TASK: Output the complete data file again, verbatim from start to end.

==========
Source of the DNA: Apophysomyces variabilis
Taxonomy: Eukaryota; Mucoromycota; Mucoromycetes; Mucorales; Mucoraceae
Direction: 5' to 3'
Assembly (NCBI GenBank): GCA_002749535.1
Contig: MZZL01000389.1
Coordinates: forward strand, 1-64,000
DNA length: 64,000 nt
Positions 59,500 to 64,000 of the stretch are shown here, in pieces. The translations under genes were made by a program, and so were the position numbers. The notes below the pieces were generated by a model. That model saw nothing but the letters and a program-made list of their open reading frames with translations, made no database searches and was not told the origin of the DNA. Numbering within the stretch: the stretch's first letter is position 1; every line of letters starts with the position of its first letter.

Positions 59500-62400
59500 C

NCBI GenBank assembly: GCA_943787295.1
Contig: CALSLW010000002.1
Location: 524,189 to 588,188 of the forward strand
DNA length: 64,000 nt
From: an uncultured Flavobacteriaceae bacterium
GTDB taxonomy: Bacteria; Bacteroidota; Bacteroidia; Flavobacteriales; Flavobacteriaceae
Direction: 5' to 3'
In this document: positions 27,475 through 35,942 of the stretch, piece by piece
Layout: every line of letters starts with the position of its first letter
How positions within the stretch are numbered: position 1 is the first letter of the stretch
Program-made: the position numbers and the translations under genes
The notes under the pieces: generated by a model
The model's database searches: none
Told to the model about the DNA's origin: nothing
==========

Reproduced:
Source of the DNA: Apophysomyces variabilis
Taxonomy: Eukaryota; Mucoromycota; Mucoromycetes; Mucorales; Mucoraceae
Direction: 5' to 3'
Assembly (NCBI GenBank): GCA_002749535.1
Contig: MZZL01000389.1
Coordinates: forward strand, 1-64,000
DNA length: 64,000 nt
Positions 59,500 to 64,000 of the stretch are shown here, in pieces. The translations under genes were made by a program, and so were the position numbers. The notes below the pieces were generated by a model. That model saw nothing but the letters and a program-made list of their open reading frames with translations, made no database searches and was not told the origin of the DNA. Numbering within the stretch: the stretch's first letter is position 1; every line of letters starts with the position of its first letter.

Positions 59500-62400
59500 C

NCBI GenBank assembly: GCA_943787295.1
Contig: CALSLW010000002.1
Location: 524,189 to 588,188 of the forward strand
DNA length: 64,000 nt
From: an uncultured Flavobacteriaceae bacterium
GTDB taxonomy: Bacteria; Bacteroidota; Bacteroidia; Flavobacteriales; Flavobacteriaceae
Direction: 5' to 3'
In this document: positions 27,475 through 35,942 of the stretch, piece by piece
Layout: every line of letters starts with the position of its first letter
How positions within the stretch are numbered: position 1 is the first letter of the stretch
Program-made: the position numbers and the translations under genes
The notes under the pieces: generated by a model
The model's database searches: none
Told to the model about the DNA's origin: nothing